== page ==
On the other end of the smartphone competition, HTC Corp., another leading handset manufacturer listed on the Taiwan Stock Exchange (TAIEX), which came out on July 08, 2013 to report dismal earnings figures for the quarter ending June 2013. Net income from the company fell to New Taiwan Dollar (NT$) 1.25 billion, which is down by approximately 83.0 percent from a year earlier and missing consensus expectations of NT$2.17 billion. The HTC One, one of the company’s newly launched handsets released in April coincides with the launch of Samsung’s Galaxy S4, and was partly impacted by the competition and timing. Revenue for HTC during the quarter came in at NT$70.7 billion but failed to meet consensus estimates of NT$72.8 billion, and its own forecast of NT$70.0 billion. According to data obtained from Bloomberg Industries, and telecommunications research firm, IDC, HTC Corp’s market share fell to ninth in global smartphone rankings in terms of the market share which stands at approximately 2.4 percent, One of the main causes for the earnings shortfall in earnings by HTC Corp. was not only due to the intense competition coming from Samsung’s Galaxy S4 handset product, but also other component shortages which caused the company to delay shipments.

Based on the dismal earnings reports released by the two Asian smartphone companies, it does provide some picture of the level of product competition, along with changes seen in both the corporate and retail renewal trends. Nowadays, handset manufacturers such as Samsung, and HTC Corp. have to juggle with research and development (R&D) spending, along with the sophistication seen by many of their customers in areas such as product functionality, tastes, price points, etc. The smartphone consumers are increasingly spoilt for choices particularly when it comes to upgrading patterns. Telecommunications (Telco) service providers which form the bulk of the smartphone manufacturers’ main channels of distributions are increasingly offering promotion packages to entice smartphone customers to switch phones regularly, and there tends to be less brand loyalties when it comes to the choice of service packages, as long as the quality is good, and prices are reasonable. In addition, with so many smartphones out in the market, there seems to very little differentiation among the products offered such as screen size, pixels, functionality, etc. The level of interest among the high-end smartphone consumers did not exhibit any significant changes in their purchasing behaviours as smartphones have increasingly become more like a commodity, with few or little features, if any, that will be regarded by this group of customers as high-end, exclusive, status symbols, etc.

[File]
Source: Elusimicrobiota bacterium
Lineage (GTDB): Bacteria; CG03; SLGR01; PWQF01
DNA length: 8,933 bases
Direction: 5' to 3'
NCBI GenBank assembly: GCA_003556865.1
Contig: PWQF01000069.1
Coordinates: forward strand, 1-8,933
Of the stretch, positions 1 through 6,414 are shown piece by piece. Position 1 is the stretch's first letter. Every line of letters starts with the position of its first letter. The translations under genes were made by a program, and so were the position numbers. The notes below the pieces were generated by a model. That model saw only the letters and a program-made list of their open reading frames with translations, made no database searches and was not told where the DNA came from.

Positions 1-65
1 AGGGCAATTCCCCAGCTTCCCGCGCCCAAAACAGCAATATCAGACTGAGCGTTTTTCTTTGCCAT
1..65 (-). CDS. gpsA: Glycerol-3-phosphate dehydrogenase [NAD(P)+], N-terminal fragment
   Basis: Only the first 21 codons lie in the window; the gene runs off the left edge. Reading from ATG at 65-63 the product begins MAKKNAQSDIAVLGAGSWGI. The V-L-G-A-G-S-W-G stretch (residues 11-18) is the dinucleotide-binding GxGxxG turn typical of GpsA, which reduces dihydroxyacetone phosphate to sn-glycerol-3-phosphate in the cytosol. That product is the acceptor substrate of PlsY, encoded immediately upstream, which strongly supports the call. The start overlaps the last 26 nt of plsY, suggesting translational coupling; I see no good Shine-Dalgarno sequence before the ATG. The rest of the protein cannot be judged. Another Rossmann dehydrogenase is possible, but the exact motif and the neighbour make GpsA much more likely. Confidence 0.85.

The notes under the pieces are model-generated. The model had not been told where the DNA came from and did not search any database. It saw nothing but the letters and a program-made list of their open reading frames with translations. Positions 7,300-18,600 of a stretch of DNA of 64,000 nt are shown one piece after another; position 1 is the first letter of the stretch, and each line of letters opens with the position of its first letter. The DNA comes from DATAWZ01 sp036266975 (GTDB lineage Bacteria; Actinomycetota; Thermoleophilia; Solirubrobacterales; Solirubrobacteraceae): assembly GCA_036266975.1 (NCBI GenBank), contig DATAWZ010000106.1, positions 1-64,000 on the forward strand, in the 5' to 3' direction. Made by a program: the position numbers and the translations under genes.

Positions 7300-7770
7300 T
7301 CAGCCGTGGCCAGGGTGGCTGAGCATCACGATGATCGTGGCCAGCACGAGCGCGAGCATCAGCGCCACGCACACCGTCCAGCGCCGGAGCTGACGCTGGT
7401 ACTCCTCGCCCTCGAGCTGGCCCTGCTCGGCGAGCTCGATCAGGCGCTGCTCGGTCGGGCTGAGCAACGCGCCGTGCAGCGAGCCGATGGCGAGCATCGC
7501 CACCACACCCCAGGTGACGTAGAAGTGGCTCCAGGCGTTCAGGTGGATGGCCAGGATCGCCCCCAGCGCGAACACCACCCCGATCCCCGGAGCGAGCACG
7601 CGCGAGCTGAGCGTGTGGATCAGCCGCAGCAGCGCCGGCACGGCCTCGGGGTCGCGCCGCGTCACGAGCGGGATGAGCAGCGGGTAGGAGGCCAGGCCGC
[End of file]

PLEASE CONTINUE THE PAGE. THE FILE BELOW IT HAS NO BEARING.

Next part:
About Hock Meng Tay - Chief Editor, Asia-Pacific Region

Hock Meng Tay, CAIA has written 181 post in this blog.

Chief Editor, Asia-Pacific Region Hock Meng Tay is a CAIA holder and is currently taking CFA qualification. He has over 10 years of experience working as research associate in several investment companies.He is an expert in financial analysis and has published research reports in his current role. He obtained his Masters of Business Administration in Integrated Management and Masters of Arts in Economics while serving his internship in Starsource Inc